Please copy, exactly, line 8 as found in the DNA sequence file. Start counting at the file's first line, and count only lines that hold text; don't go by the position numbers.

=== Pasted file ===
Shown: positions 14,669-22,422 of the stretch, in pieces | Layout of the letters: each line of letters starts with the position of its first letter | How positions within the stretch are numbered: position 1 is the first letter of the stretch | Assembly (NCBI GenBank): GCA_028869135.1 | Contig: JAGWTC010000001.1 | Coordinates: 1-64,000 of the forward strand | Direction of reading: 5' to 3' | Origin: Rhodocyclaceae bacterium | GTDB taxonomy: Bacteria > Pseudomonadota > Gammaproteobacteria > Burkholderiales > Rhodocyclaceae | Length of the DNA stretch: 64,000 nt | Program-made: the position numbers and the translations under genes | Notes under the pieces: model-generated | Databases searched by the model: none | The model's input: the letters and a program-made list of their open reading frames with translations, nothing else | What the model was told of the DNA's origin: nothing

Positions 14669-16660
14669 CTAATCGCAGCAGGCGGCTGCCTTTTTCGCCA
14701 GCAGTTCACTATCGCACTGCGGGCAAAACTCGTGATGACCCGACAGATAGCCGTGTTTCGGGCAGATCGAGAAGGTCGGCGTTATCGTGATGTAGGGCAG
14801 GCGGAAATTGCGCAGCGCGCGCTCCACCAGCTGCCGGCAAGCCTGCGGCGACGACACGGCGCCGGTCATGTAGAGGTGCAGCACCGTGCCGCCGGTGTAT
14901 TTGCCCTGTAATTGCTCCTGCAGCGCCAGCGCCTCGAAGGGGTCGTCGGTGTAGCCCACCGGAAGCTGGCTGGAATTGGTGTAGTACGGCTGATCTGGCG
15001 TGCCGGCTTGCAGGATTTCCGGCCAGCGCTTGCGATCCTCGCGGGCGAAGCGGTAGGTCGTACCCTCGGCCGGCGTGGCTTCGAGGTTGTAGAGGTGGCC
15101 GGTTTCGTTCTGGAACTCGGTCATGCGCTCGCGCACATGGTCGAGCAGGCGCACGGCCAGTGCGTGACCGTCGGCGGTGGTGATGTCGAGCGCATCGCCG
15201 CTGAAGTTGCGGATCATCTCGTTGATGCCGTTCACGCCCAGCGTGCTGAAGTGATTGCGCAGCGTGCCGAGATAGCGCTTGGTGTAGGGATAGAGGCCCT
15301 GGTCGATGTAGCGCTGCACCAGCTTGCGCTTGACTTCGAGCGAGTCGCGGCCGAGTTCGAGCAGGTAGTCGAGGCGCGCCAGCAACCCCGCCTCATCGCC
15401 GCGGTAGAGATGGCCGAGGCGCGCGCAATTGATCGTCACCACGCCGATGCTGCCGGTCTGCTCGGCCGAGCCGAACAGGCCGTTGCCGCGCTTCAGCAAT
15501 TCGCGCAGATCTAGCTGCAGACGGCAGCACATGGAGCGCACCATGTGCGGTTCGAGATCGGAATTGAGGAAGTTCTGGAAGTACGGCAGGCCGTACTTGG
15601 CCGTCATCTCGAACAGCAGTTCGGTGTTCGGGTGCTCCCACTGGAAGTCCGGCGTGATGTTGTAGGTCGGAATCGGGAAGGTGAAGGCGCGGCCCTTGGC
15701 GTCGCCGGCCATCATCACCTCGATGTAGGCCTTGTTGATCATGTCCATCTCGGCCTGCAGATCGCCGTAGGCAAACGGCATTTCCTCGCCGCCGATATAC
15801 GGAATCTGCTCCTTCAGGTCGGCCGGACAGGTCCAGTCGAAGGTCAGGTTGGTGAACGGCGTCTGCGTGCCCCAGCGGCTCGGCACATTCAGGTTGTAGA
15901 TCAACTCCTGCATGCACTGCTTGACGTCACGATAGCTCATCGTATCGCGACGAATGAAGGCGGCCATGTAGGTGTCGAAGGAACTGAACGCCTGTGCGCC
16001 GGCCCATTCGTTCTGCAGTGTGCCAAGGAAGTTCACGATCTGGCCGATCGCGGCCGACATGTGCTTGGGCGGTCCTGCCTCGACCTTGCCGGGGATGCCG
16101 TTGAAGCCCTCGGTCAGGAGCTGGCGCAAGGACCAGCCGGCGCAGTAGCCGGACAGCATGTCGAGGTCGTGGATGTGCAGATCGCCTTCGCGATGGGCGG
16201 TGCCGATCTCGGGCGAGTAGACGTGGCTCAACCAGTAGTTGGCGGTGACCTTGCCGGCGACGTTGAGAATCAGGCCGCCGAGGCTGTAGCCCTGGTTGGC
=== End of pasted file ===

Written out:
15101 GGTTTCGTTCTGGAACTCGGTCATGCGCTCGCGCACATGGTCGAGCAGGCGCACGGCCAGTGCGTGACCGTCGGCGGTGGTGATGTCGAGCGCATCGCCG